اثرات ضد استرس آرام سازی بر روی سایتوکاین های پیش التهابی و ضد التهابی
|کد مقاله||سال انتشار||مقاله انگلیسی||ترجمه فارسی||تعداد کلمات|
|31948||2008||8 صفحه PDF||سفارش دهید||5929 کلمه|
Publisher : Elsevier - Science Direct (الزویر - ساینس دایرکت)
Journal : Brain, Behavior, and Immunity, Volume 22, Issue 8, November 2008, Pages 1130–1137
The counter-stress effects of relaxation on proinflammatory and anti-inflammatory cytokines were examined. From 36 medical students, 18 were randomly assigned to the relaxation group, and 18 were randomly assigned to the non-relaxation group. Relaxation lasted for four weeks. The levels of stimulated production of IL-6, TNF-α, and IL-10, and blood pressure were measured during the non-examination period (baseline period) and the pre-examination period (stress period). The levels of perceived stress were assessed by the Global Assessment of Recent Stress (GARS) scale, the Stress Response Inventory (SRI) and the Symptom Checklist-90-Revised (SCL-90-R) anxiety subscale. Repeat measure ANOVA revealed that the SRI total score, scores of the SCL-90-R anxiety subscale and diastolic blood pressure were significantly higher during the stress period than during the baseline period regardless of groups. The level of IL-6 production was significantly lower but the level of IL-10 production was significantly higher during the stress period than during the baseline period. Significant reduction in the delta (stress period value minus baseline period value) in the total GARS score, systolic and diastolic blood pressure, the levels of IL-6 and TNF-α production but significant enhancement in the delta in the level of the IL-10 production were found in the relaxation group compared with the non-relaxation group. These results suggest that relaxation is associated with reduction in stress-induced psychological or physiological responses and proinflammatory cytokine alterations but with enhancement in stress-induced anti-inflammatory cytokine alteration. Therefore, relaxation is more likely to have counter-stress effect on proinflammatory cytokines than on anti-inflammatory cytokine.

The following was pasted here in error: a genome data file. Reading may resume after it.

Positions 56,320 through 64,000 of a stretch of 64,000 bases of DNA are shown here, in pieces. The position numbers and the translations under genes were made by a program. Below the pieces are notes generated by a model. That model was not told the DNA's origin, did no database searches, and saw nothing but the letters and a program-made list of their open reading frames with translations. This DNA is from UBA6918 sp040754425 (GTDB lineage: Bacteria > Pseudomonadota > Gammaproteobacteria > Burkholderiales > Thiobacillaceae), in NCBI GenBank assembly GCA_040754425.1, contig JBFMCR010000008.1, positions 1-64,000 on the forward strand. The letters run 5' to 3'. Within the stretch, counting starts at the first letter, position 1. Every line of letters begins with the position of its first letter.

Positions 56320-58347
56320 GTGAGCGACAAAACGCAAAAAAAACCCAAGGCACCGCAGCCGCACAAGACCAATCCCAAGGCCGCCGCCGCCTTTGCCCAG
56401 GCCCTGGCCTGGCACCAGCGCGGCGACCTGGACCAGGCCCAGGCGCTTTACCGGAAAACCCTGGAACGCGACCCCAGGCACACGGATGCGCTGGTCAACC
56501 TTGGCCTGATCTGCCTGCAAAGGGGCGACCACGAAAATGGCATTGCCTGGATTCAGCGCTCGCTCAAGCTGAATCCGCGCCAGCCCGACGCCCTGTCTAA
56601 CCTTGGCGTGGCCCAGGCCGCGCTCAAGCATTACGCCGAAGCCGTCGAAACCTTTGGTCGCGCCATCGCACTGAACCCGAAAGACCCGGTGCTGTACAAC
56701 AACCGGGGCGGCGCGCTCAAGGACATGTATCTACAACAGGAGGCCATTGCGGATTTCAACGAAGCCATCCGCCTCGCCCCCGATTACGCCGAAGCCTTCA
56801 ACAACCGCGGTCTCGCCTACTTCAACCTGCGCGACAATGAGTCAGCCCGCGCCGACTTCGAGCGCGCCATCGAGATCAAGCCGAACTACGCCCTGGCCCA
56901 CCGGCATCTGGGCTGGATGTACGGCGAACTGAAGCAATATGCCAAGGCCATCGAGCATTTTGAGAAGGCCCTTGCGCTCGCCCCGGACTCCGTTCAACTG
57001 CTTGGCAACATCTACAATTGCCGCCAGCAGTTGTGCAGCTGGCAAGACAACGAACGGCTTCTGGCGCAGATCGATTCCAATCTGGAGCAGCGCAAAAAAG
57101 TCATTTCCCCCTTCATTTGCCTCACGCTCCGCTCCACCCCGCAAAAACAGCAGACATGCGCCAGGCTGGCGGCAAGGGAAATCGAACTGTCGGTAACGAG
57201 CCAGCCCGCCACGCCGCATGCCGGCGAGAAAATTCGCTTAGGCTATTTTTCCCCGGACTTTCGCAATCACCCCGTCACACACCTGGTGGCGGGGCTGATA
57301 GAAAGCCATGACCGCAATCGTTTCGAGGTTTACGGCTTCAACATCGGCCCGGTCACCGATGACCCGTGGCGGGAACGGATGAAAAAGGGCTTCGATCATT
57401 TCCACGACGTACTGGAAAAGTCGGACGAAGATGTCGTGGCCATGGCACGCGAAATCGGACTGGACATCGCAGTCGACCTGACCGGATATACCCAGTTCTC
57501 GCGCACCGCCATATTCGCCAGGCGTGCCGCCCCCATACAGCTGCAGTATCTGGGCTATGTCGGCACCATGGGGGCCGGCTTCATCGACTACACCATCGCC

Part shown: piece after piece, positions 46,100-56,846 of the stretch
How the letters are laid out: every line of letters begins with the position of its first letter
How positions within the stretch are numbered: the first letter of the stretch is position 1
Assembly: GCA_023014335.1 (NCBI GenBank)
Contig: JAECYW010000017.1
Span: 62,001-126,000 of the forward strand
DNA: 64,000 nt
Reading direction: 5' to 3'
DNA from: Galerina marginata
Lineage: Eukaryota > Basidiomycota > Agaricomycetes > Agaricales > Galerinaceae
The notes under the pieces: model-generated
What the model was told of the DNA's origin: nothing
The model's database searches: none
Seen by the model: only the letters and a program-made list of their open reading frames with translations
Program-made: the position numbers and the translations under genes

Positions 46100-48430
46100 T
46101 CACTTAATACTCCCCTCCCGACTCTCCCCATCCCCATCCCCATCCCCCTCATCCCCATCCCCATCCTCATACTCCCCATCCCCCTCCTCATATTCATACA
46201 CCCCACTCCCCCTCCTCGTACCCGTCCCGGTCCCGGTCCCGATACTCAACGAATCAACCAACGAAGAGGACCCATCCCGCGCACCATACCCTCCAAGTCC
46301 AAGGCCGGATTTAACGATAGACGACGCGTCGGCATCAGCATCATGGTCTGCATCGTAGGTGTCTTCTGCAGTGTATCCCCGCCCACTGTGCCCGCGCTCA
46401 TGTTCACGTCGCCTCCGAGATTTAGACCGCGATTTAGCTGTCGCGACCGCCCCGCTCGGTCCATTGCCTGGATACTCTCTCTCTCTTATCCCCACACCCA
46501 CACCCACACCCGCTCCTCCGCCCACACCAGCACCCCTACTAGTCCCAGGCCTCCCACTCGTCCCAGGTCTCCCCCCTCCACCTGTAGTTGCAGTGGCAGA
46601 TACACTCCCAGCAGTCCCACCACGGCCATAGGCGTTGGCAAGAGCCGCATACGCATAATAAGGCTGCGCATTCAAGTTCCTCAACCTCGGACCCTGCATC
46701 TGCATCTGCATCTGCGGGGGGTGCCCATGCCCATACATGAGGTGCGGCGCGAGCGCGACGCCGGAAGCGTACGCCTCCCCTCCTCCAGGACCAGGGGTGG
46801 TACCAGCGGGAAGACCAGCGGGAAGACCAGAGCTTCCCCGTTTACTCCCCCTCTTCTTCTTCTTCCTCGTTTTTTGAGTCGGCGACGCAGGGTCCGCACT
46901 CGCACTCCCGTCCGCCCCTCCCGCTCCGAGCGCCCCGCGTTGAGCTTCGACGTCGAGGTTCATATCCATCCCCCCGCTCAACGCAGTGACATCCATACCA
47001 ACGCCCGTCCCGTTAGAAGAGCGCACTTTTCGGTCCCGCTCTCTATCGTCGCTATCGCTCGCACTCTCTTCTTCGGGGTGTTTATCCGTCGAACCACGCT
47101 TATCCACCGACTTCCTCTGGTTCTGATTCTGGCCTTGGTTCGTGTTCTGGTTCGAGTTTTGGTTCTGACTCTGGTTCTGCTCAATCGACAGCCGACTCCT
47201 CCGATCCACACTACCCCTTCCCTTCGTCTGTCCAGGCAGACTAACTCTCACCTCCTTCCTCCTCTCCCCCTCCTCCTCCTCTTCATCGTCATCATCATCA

Academic stress, such as an examination period for medical students, has long been used as a model for investigating the interaction between stress and immunity. A number of studies using this model have indicated that examination stress down-regulates the immune functions such as the lymphocyte proliferation, the activity of natural killer (NK) cells, the production of interferon-γ (IFN-γ), salivary immunoglobulin A (IgA), latency of herpes virus or Epstein–Barr virus, interleukin-2 (IL-2) receptor gene expression, and mucosal wound healing (Deinzer and Schuller, 1998, Dobbin et al., 1991, Fawzy, 1995, Glaser et al., 1986, Glaser et al., 1987, Glaser et al., 1990, Glaser et al., 1991, Marchesi et al., 1989, Marucha et al., 1998 and Rojas et al., 2002). In contrast, however, immune activation in response to examination stress has been reported in other studies. Salivary immunoglobulin A (IgA) levels were reported to be enhanced in students during an acute stress of an imminent examination (Bosch et al., 1998). The levels of PHA-stimulated IL-2 production and lymphocyte proliferative responses to PHA were also shown to be significantly higher during an examination period compared to a non-examination period (Kang et al., 1996, Koh, 2001 and Koh et al., 2006). Similarly, in another study, students with a reaction to examination stress had a significantly higher number of leukocytes, neutrophils, and monocytes during the examination period than those without a stress reaction (Maes et al., 1999). Proinflammatory cytokines, such as interleukin-6 (IL-6) and tumor necrosis factor α (TNF-α), play a pivotal role in coordinating the body’s response to inflammation (Papanicolaou et al., 1998 and Vassali, 1992). IL-6 and TNF-α, along with interleukin-1 (IL-1), synergistically control infection by regulating the production of acute-phase proteins and by raising body temperature (Suffredini et al., 1999). In contrast, anti-inflammatory cytokines such as interleukin-10 (IL-10) antagonize Th1-like cell functions, such as interferon-γ (IFN-γ) (Segerstrom and Miller, 2004). Previous research has suggested that psychological stressors might increase the production rate of proinflammatory cytokines, such as IL-1, IL-6, TNF-α, and IFN-γ. Academic examination-related stress in students was also found to significantly enhance the stimulated production of proinflammatory cytokines, such as IL-6, TNF-α, and IFN-γ (Maes et al., 1998a and Maes et al., 1998b). In particular, high levels of stress perception during the stressful period are known to be related to an increased production of IFN- γ, TNF-α, and IL-6, but not IL-10 (Maes et al., 1998b). However, a meta-analytic study found that brief stressors, such as academic examinations changed the profile of cytokine production via a decrease in a Th1-type cytokine IFN-γ and increases in the Th2-type cytokines IL-6 and IL-10 (Segerstrom and Miller, 2004). Some studies have suggested that stress-reducing interventions such as relaxation may enhance immune function (Kiekolt-Glaser and Glaser, 1986). Geriatric patients who received relaxation training reported a decrease in distress symptoms coupled with increased natural killer (NK) cell cytotoxicity and decreased antibody titers to latent herpes simplex virus (Kiecolt-Glaser et al., 1985). It was reported that biofeedback-assisted relaxation training was associated with reductions in tension and anxiety and improvement in phagocytic abilities, such as enhanced neutrophil activation (Peavey et al., 1985). In another study, a single 20-min session of relaxation training resulted in a significant increase in salivary IgA concentrations from the pre-relaxation period to the post-relaxation period, in contrast to a non-relaxation control group (Green and Green, 1987). In addition, a study of the effects of relaxation on immunity in males at high risk for human immunodeficiency virus-1 (HIV-1) infection found significant positive correlations between the frequency of relaxation practice and numbers of T helper cells, T inducer cells, the T helper/T suppressor ratio, and the number of natural killer (NK) cells during the high-stress week of serostatus determination (Baggett et al., 1990). However, it was reported that relaxation and visualization therapy did not affect lymphocyte proliferation in beast cancer patients undergoing radiotherapy (Nunes et al., 2007). Despite these interesting results on the interrelationships among stress, relaxation, and immunity, little is known about the ability of stress reduction techniques to modulate proinflammatory and anti-inflammatory cytokines in healthy individuals. In terms of the effects of relaxation-based interventions on stress-induced alterations of immune function, the current study sought to determine the counter-stress effects of relaxation on proinflammatory and anti-inflammatory cytokines in healthy individuals facing pre-examination stress.